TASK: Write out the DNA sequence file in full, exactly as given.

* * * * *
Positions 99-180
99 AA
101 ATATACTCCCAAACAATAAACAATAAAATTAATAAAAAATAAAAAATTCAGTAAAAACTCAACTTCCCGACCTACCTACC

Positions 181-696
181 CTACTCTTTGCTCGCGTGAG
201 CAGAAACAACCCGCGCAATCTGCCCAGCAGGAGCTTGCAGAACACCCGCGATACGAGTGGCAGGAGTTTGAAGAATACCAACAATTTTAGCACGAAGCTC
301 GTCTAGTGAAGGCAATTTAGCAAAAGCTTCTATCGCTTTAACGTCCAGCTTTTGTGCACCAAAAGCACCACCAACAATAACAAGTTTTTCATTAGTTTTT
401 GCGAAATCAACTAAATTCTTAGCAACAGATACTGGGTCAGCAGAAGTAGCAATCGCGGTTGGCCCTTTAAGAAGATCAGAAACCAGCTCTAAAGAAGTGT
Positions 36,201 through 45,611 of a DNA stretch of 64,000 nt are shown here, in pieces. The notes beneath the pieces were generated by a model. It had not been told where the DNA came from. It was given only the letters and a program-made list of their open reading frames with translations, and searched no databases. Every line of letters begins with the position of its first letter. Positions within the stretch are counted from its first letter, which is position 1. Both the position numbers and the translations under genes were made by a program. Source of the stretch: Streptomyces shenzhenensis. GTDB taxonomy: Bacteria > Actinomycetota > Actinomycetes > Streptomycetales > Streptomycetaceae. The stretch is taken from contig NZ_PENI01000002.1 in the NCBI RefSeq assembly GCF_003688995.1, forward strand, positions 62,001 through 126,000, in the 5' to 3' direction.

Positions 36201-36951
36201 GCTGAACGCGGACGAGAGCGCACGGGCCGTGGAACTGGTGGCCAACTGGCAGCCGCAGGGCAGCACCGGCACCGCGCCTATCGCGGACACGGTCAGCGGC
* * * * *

Positions 99-180
99 AA
101 ATATACTCCCAAACAATAAACAATAAAATTAATAAAAAATAAAAAATTCAGTAAAAACTCAACTTCCCGACCTACCTACC

Positions 181-696
181 CTACTCTTTGCTCGCGTGAG
201 CAGAAACAACCCGCGCAATCTGCCCAGCAGGAGCTTGCAGAACACCCGCGATACGAGTGGCAGGAGTTTGAAGAATACCAACAATTTTAGCACGAAGCTC
301 GTCTAGTGAAGGCAATTTAGCAAAAGCTTCTATCGCTTTAACGTCCAGCTTTTGTGCACCAAAAGCACCACCAACAATAACAAGTTTTTCATTAGTTTTT
401 GCGAAATCAACTAAATTCTTAGCAACAGATACTGGGTCAGCAGAAGTAGCAATCGCGGTTGGCCCTTTAAGAAGATCAGAAACCAGCTCTAAAGAAGTGT
Positions 36,201 through 45,611 of a DNA stretch of 64,000 nt are shown here, in pieces. The notes beneath the pieces were generated by a model. It had not been told where the DNA came from. It was given only the letters and a program-made list of their open reading frames with translations, and searched no databases. Every line of letters begins with the position of its first letter. Positions within the stretch are counted from its first letter, which is position 1. Both the position numbers and the translations under genes were made by a program. Source of the stretch: Streptomyces shenzhenensis. GTDB taxonomy: Bacteria > Actinomycetota > Actinomycetes > Streptomycetales > Streptomycetaceae. The stretch is taken from contig NZ_PENI01000002.1 in the NCBI RefSeq assembly GCF_003688995.1, forward strand, positions 62,001 through 126,000, in the 5' to 3' direction.

Positions 36201-36951
36201 GCTGAACGCGGACGAGAGCGCACGGGCCGTGGAACTGGTGGCCAACTGGCAGCCGCAGGGCAGCACCGGCACCGCGCCTATCGCGGACACGGTCAGCGGC